On the consumer side, while there are many subscription models (for example, Netflix and Peloton) that operate similarly to the SaaS model, there are also business models that are reliant on selling advertising (for example, Google, Facebook, and Pinterest) or on delivering a physical product or service to a customer (for example, Amazon, Uber, or Lyft). The commonality of these business models is that they have removed friction from the historical distribution of their product or service.
The advertising-driven business model is largely well understood due to the success of Facebook and Google. These two companies represent about 60% of digital ad spending, and the total spending on digital advertising is expected to surpass traditional media advertising spending in 2019.16 This business model benefits from user engagement, and the rapid scaling has often been driven by network effects, where each additional user increases the value of the product for the other users. These network effects have helped the market-leading companies create a defensible moat for their businesses and earn substantial profits. The challenge for competitors to Google and Facebook is the difficulty in both building the engagement and network effects, and then in monetizing the business model in order to turn revenue into profitability. It is likely that many of these competitor firms will be unable to do this or will succeed but only in niche or more specialized ways, and thus focusing on smaller addressable markets. While they may prove to be strong and healthy businesses, these firms are unlikely to garner premium valuations due to their smaller markets and likely lower margins.
Technology companies focused on delivering a physical product or service have changed the customer-supplier relationship by providing a two-sided market (e.g. passengers and Uber drivers) where the technology company, though acting as an intermediary, owns the distribution and the customer relationship. Many of these firms have focused on blitzscaling to quickly capture market share and sharply increase revenues in the hope of building network effects. During the hyper-growth phase this has largely not translated into profitability, though the expectation is that as these firms will solidify dominant market share and subsequently earn healthy margins and profits.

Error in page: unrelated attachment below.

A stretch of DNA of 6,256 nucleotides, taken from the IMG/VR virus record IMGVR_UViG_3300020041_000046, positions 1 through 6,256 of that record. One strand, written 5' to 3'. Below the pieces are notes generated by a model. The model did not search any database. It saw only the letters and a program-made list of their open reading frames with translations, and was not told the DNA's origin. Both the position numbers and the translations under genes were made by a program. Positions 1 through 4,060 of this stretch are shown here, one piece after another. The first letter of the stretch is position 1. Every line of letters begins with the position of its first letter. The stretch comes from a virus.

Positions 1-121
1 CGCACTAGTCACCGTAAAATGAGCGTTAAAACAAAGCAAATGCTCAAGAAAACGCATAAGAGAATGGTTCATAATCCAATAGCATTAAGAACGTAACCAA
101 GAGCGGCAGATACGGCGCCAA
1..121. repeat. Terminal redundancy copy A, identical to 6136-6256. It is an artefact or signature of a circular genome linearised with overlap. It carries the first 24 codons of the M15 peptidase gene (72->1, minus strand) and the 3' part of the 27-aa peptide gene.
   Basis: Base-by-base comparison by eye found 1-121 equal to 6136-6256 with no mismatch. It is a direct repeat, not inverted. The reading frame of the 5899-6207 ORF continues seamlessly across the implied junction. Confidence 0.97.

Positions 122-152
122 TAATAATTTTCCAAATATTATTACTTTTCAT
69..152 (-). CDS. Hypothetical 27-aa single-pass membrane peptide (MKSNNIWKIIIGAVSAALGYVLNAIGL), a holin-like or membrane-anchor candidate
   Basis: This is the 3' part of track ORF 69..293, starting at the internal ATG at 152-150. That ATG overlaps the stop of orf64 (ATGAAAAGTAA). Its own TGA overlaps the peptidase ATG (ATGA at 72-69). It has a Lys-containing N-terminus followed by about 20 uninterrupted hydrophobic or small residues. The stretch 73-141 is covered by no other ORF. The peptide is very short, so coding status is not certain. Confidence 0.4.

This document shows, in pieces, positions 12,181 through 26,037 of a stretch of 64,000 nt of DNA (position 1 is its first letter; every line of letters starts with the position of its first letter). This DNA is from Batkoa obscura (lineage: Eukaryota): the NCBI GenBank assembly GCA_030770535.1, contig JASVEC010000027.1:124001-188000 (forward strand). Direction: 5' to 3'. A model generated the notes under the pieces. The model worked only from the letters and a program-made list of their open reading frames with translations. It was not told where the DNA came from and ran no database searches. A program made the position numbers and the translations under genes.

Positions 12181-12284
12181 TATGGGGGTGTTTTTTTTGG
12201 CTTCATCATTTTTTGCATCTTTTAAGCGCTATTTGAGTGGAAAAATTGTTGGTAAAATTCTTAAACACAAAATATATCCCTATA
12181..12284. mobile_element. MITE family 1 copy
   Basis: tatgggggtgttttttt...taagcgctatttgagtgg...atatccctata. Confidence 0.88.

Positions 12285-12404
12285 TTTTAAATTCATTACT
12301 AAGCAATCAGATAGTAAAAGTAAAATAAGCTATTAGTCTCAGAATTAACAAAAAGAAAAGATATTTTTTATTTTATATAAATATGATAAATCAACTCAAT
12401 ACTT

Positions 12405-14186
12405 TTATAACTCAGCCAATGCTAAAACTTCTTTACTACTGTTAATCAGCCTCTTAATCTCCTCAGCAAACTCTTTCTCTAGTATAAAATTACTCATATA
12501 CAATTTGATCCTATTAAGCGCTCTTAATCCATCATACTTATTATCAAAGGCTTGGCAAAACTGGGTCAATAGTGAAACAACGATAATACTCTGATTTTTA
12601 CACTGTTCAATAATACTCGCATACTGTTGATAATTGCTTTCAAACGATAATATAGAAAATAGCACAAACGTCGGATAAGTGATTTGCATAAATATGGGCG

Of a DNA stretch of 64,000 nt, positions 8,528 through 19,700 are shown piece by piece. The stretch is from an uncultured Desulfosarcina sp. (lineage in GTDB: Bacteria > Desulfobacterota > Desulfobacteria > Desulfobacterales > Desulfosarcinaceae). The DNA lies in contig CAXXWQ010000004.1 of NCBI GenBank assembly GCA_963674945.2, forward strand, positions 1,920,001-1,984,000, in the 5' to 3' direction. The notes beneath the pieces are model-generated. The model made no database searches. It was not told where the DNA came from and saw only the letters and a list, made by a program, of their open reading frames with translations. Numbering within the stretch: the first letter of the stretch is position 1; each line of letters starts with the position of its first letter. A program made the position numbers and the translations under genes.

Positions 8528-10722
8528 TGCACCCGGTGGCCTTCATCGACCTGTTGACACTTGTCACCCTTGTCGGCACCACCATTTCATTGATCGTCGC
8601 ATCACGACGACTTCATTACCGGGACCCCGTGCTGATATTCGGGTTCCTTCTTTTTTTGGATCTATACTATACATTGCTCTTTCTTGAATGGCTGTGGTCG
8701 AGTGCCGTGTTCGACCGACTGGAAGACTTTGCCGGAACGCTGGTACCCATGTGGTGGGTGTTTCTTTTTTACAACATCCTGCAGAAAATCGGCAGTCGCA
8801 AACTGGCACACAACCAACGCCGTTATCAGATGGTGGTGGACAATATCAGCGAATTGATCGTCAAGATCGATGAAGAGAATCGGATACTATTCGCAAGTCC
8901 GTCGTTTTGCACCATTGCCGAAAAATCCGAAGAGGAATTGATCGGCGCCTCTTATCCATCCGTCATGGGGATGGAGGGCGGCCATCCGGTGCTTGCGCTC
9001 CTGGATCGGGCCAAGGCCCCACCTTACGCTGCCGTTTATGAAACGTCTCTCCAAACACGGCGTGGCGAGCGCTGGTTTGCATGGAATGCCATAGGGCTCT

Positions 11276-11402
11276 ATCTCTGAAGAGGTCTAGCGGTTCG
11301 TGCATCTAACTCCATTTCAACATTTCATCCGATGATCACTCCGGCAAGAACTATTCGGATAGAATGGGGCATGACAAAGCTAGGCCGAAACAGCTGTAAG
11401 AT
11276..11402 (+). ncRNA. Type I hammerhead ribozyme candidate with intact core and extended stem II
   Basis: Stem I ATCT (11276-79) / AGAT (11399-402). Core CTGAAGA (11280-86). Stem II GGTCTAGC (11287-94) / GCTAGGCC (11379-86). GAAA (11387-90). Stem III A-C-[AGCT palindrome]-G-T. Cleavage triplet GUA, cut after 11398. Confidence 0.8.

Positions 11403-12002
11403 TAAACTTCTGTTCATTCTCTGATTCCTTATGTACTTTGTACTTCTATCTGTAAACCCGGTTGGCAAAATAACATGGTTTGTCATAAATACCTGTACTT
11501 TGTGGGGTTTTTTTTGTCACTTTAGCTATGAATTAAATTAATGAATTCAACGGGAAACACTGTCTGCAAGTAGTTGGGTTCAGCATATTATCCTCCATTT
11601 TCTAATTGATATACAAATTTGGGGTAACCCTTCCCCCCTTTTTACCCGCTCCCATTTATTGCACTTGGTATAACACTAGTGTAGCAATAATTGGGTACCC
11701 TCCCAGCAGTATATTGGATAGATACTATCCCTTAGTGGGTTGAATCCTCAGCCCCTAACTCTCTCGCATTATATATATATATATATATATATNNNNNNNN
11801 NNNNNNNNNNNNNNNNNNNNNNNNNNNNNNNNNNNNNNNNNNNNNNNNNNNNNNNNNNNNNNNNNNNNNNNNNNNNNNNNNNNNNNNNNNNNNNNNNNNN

The concern for investors is that while some of these B2C firms may be truly disruptive companies that will eventually earn substantial profits, many others are not. Instead they are adding smart marketing and superficial technology elements (e.g. an app) to an existing industry’s business model and gaining market share by underpricing their products. Though this is good for consumers who benefit from less expensive products or services and has driven dramatic increases in scale and revenue for the companies, it is unlikely to create network effects or transform the profit dynamics of its industry over the long term. In the interim, the “growth at all costs” strategy and the resultant losses, which can be extraordinary, are being funded using capital raised in the private markets. If this assessment is correct, many of these companies are creating “profitless prosperity” for their private market shareholders and will likely struggle to generate the levels of profitability required to justify their valuations. In some cases, such as Blue Apron (-90% since 2017 IPO), this is happening after the company has moved to the public markets.
“At 10 times revenues, to give you a 10-year payback, I have to pay you 100% of revenues for 10 straight years in dividends. That assumes I can get that by my shareholders. That assumes I have zero cost of goods sold, which is very hard for a computer company. That assumes zero expenses, which is really hard with 39,000 employees. That assumes I pay no taxes, which is very hard. And that assumes you pay no taxes on your dividends, which is kind of illegal. And that assumes with zero R&D for the next 10 years, I can maintain the current revenue run rate. Now, having done that, would any of you like to buy my stock at $64? Do you realize how ridiculous those basic assumptions are? You don’t need any transparency. You don’t need any footnotes. What were you thinking?” — Scott McNealy, CEO of Sun Microsystems in 200217
The 10x revenue multiple is one that is notable in public markets because of the dotcom crash when almost 15% of the Russell 3000 stocks traded above this multiple. In the intervening years, the companies that have been awarded this multiple are typically: